Harlan Ellison’s Watching – Harlan Ellison

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Harlan Ellison’s Watching – Harlan Ellison


Name: Harlan Ellison’s Watching – Harlan Ellison
Format: {#bookExtensions#}
Size: 6.46 MB


Title: Harlan Ellison’s Watching
Author: Ellison, Harlan, Maltin, Leonard
Language: English
Subjects: Film & Video, General, Guides & Reviews, History & Criticism, Literary Criticism, Performing Arts, Reference, Science Fiction, Science Fiction & Fantasy
Total pages: N/A

From Library Journal
Popular author, screen- and teleplay writer, and all-around bete noir , Ellison collects his 25-years’ output of writing on film, from a 1951 high school piece to 1989 columns for Magazine of Fantasy and Science Fiction. Ellison was never a reviewer, even when he was hired to be one, for the 1960s’ Los Angeles Cinema magazine, so one doesn’t get the critical analysis of a Kael, Canby, or Kauffmann. What one does get is Ellison, the world’s youngest curmudgeon, entertainingly sounding off, sometimes on idiosyncratic tangents, on his likes and dislikes. A long introductory essay amusingly tells us how he got to be the way he is. This is an enjoyable, irascible collection, (surprisingly) fully indexed, and a welcome companion to Ellison’s 1970 collected TV musings, The Glass Teat .
– David Bartholomew, NYPL
Copyright 1989 Reed Business Information, Inc.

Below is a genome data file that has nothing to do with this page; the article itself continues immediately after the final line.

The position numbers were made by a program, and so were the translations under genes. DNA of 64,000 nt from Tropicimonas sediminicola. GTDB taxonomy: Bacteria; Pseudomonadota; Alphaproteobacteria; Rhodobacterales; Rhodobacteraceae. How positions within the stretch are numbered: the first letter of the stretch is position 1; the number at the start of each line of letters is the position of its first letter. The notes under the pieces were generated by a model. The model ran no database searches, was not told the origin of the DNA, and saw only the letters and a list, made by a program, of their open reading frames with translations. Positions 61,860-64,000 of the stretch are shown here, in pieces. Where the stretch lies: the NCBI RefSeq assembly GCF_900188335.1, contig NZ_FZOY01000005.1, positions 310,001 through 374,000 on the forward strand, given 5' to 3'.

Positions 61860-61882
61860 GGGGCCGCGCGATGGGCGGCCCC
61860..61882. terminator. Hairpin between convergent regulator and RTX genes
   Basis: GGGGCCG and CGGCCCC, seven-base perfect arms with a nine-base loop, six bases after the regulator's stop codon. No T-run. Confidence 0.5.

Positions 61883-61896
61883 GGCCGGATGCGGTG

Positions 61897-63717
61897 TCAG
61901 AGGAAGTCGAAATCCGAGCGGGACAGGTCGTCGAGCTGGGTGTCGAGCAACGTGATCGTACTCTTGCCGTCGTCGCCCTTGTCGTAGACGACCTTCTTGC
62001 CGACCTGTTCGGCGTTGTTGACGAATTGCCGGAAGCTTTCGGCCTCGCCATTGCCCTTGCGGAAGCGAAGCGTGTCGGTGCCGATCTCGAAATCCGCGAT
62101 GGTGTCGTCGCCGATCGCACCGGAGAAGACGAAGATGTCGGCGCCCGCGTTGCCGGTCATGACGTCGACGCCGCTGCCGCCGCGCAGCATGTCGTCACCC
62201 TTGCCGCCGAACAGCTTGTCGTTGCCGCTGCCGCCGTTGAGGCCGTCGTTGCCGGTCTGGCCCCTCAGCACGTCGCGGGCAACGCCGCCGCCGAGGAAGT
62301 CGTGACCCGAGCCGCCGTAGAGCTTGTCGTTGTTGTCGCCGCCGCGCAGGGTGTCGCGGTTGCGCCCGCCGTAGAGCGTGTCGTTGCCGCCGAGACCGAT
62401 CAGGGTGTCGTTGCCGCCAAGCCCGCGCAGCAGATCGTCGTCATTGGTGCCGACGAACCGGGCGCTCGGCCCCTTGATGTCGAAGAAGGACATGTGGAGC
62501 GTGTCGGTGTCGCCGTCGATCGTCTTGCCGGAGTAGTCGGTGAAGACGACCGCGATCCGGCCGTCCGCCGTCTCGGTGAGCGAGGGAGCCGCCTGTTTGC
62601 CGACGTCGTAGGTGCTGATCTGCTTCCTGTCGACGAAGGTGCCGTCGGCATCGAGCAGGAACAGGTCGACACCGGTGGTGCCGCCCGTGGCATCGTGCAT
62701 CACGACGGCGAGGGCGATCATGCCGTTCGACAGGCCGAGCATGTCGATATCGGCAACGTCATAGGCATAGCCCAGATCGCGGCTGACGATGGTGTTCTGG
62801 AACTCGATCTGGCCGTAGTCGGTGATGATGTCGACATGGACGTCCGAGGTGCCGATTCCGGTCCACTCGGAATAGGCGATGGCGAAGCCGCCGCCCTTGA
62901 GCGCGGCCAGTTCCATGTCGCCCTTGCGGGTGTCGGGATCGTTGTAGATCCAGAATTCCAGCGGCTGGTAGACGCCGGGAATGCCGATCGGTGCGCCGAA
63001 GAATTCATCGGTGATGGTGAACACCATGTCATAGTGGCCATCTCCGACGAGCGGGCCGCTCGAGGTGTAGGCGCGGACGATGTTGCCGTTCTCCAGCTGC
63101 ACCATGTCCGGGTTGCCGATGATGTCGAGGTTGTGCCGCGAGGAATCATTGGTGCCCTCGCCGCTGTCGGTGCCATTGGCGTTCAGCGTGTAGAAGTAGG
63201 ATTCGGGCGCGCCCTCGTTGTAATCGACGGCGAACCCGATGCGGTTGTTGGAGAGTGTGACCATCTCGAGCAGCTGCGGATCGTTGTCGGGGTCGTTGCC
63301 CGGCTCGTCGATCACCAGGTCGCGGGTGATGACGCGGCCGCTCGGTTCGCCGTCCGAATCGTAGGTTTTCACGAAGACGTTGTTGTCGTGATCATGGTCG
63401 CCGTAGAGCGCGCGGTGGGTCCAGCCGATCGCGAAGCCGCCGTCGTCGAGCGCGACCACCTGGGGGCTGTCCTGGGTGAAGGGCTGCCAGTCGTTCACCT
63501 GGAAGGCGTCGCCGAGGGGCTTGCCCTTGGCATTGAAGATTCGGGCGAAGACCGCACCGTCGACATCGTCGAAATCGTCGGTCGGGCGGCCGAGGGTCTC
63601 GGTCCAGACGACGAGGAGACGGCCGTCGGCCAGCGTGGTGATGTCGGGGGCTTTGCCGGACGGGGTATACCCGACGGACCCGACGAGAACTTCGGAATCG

Collected herein are roughly twenty-five years worth of film essays from Ellison, renowned author of a dazzling variety of stories, scripts, and articles (as well as the "noted futurist" featured in recent Chevrolet commercials). The majority of the pieces are drawn from the last few years’ issues of The Magazine of Fantasy and Science Fiction, but earlier compositions from such diverse publications as Cinema, The Los Angeles Free Press, The Staff, and Starlog are included as well. Ellison is a man of strong opinions, and part of his magnetism lies in his refusal to dilute his declarations to mollify readers. Those unfamiliar with Ellison’s style may be taken aback by the unfiltered fallout of his rants and raves. The following unmitigated burst regards a convention at which the author spoke: "…In the neighborhood of ten thousand people attended this combined Star Trek/space science/rV addict media melange: a hyperventilated whacko-freako-devo two-day blast that served as cheap thrill fix for a tidal wave of incipient jelly-brains who would rather sit in front of the tube having their mind turned to puree-of-bat-guano than … deal with the Real World in any lovely way." Ignore for the moment that the preceding seems to have little to do with cinema per se (Ellison’s digressions are many and lengthy, but they logically and invariably wind their way back to the core subject matter); disregard the fact that the author seems to be attacking some of his own fans; focus instead on Ellison’s raw assertions, and you’ll get an idea of what this book holds in store. Not one to limit his vendetta to passive audiences, Ellison takes no prisoners when dealing with the films’ creators: Throughout this collection, he points out the endless ego wars and unceasing one-upmanship that transpire behind Hollywood studio doors. Many fascinating anecdotes, some anonymous, some replete with casually-dropped celebrity names, can be found here. This volume can be taken as a collection of views to be read linearly or as a reference work to be pulled from the shelf for occasional perusals. Either way, it’s an entertaining and infonnative piece of work that amply displays Ellison’s talents. If the English language is an instrument, Ellison is a virtuoso player. — From Independent Publisher

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